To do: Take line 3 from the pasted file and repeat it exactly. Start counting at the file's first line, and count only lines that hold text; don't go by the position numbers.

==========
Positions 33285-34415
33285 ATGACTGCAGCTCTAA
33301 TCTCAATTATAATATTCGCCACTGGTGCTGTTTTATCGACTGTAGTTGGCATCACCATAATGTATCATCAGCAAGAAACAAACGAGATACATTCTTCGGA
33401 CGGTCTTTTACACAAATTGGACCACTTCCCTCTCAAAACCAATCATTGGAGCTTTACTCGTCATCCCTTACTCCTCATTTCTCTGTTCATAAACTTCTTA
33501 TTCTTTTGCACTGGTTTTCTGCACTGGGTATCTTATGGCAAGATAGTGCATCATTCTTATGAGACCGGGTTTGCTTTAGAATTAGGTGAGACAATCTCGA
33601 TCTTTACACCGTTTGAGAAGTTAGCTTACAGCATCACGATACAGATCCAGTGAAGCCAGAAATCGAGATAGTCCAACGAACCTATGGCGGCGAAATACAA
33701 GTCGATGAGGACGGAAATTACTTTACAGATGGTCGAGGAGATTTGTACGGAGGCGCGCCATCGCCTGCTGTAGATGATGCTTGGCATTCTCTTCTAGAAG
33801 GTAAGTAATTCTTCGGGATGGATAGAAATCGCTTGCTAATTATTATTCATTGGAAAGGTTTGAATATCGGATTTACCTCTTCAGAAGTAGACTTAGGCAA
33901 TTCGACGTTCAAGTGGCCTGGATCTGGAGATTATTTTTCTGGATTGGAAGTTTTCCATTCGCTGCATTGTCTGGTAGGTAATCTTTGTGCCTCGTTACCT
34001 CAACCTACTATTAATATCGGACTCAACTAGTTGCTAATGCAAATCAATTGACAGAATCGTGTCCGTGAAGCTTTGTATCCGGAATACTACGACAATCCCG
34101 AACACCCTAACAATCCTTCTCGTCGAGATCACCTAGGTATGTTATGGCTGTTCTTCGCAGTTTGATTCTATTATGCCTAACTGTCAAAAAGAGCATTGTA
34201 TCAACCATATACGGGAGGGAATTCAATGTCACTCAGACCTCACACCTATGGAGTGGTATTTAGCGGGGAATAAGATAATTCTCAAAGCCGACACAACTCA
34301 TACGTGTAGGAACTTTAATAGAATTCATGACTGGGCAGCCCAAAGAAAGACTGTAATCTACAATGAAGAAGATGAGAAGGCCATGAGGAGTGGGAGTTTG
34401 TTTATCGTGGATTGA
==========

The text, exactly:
33301 TCTCAATTATAATATTCGCCACTGGTGCTGTTTTATCGACTGTAGTTGGCATCACCATAATGTATCATCAGCAAGAAACAAACGAGATACATTCTTCGGA